From her account, we learn that her greatest love affair was with Charteris – a man who left for war and never came home. She tries to hold on to anything that even vaguely resembles him and the role he played in her life which, in some respects, can account for how things transpired in Cyprus.

As the story unfolds, the reader gets a tangible sense of the divisions within Cyprus and how the British presence there often exacerbated the problem rather than allayed it. It was an atmosphere of secrecy and division – a world that Dee and her family don’t really fit into comfortably, yet one that will have an effect on their lives. As the truth begins to reveal itself to the reader, we are made aware of the intensity of feelings Thomas felt towards his mother, sense the damage, and yearn for the truth to unfold. His actions seem an act of catharsis – although we do not get a clear picture of what he is looking to purge until the end.

Thomas is almost trapped in this past of secrets, so much so that his pursuit of a relationship with his student Kale is an act of rebellion against his mother, although she would never be able to see it. Like his mother, however, he is assuaged by the fear of loss. His love for his mother is a powerful thing, affected by its context from when he was growing up and what has been repressed. Moreover, this book documents how love can shift and mutate into something consuming and destructive, assuming an identity where resentment and distrust can flourish.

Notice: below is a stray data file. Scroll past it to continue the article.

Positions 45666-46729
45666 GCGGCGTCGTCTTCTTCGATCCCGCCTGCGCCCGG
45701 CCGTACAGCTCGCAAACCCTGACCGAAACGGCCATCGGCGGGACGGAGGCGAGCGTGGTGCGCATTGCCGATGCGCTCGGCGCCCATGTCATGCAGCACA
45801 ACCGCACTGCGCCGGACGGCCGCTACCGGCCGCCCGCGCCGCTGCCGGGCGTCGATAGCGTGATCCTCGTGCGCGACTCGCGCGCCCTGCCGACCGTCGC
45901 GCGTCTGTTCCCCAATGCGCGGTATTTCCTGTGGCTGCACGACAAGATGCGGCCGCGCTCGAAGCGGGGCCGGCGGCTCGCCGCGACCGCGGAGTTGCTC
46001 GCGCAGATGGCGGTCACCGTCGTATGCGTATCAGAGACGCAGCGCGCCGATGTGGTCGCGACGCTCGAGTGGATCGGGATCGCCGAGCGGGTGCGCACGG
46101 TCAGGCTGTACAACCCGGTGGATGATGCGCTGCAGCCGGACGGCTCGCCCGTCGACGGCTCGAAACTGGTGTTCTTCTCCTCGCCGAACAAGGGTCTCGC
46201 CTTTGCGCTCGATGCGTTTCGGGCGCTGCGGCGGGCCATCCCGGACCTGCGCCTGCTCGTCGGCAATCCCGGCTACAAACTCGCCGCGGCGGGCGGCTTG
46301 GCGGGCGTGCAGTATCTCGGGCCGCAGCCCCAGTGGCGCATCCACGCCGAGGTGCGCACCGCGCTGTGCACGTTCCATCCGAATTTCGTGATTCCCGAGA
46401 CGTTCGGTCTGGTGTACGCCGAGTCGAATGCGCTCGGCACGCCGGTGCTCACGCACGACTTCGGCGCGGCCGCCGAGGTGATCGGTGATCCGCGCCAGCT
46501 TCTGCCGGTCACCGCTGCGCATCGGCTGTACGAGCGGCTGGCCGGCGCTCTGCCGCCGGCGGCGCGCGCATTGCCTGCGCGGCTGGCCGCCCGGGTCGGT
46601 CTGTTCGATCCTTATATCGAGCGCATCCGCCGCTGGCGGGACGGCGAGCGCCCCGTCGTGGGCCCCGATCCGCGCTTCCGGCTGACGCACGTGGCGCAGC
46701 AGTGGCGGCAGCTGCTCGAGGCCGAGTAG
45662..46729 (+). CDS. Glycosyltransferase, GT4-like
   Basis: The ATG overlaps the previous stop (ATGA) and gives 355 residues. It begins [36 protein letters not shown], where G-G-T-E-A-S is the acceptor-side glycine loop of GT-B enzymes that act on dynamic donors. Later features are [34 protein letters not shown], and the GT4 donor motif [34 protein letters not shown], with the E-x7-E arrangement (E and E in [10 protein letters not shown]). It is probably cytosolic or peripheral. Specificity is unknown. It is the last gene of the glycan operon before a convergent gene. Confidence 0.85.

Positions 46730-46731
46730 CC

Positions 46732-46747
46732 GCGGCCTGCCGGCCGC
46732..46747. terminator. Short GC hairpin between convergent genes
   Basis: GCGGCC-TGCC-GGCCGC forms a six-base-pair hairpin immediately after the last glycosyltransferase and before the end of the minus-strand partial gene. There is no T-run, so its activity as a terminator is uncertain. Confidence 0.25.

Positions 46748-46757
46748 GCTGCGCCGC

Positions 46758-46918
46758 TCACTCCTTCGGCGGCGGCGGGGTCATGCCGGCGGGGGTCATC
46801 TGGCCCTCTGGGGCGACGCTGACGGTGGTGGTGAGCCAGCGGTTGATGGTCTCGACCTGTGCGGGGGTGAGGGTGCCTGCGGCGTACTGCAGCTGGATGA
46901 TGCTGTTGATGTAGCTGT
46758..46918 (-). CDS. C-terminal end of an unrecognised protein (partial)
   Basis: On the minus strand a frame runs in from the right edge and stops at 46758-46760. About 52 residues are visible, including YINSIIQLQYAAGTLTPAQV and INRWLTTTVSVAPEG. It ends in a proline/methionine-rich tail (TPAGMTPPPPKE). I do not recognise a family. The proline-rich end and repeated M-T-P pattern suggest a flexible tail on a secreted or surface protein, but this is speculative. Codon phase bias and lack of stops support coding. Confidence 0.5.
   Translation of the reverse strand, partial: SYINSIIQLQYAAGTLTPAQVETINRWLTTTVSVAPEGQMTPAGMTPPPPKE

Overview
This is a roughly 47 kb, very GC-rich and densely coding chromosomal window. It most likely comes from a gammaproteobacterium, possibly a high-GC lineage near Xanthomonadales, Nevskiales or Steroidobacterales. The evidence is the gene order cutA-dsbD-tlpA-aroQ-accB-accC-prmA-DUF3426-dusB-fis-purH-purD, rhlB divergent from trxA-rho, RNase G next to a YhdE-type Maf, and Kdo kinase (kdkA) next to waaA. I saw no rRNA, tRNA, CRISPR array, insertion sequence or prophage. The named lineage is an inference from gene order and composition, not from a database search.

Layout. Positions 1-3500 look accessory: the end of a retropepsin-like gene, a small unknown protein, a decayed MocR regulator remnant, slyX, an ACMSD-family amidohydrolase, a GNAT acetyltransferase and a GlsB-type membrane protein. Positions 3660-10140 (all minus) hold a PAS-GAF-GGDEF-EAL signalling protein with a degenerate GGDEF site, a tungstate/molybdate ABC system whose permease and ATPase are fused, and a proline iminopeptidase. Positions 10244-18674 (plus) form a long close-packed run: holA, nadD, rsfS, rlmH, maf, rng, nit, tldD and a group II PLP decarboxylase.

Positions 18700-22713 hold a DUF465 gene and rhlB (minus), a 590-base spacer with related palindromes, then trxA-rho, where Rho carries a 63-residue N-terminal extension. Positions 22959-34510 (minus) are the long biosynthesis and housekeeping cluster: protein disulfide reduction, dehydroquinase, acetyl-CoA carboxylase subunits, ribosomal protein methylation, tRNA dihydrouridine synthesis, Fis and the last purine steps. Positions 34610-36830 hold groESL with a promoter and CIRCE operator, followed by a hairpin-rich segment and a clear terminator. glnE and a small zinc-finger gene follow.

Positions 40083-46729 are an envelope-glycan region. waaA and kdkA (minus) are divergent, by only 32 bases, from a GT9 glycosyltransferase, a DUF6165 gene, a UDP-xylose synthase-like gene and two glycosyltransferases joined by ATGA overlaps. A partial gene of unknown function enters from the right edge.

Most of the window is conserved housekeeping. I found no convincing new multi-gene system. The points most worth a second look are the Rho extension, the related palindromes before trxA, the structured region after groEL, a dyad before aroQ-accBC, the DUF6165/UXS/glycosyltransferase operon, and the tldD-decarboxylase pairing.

‘Swimming to Ithaca’ examines how simple acts are not immune from the universal applicability of ‘cause and effect’ – making what may seem to be incidental and fleeting the catalyst of a chain of events that can alter the lives of those around us. It is an exposé on the fragility of human relationships, guilt, betrayal, and the power of history to affect the future.

‘Levels of Life’ quotes

You put together two things that have not been put together before. And the world is changed. People may not notice at the time, but that doesn’t matter. The world has been changed nonetheless. 1 [The Sin of Height]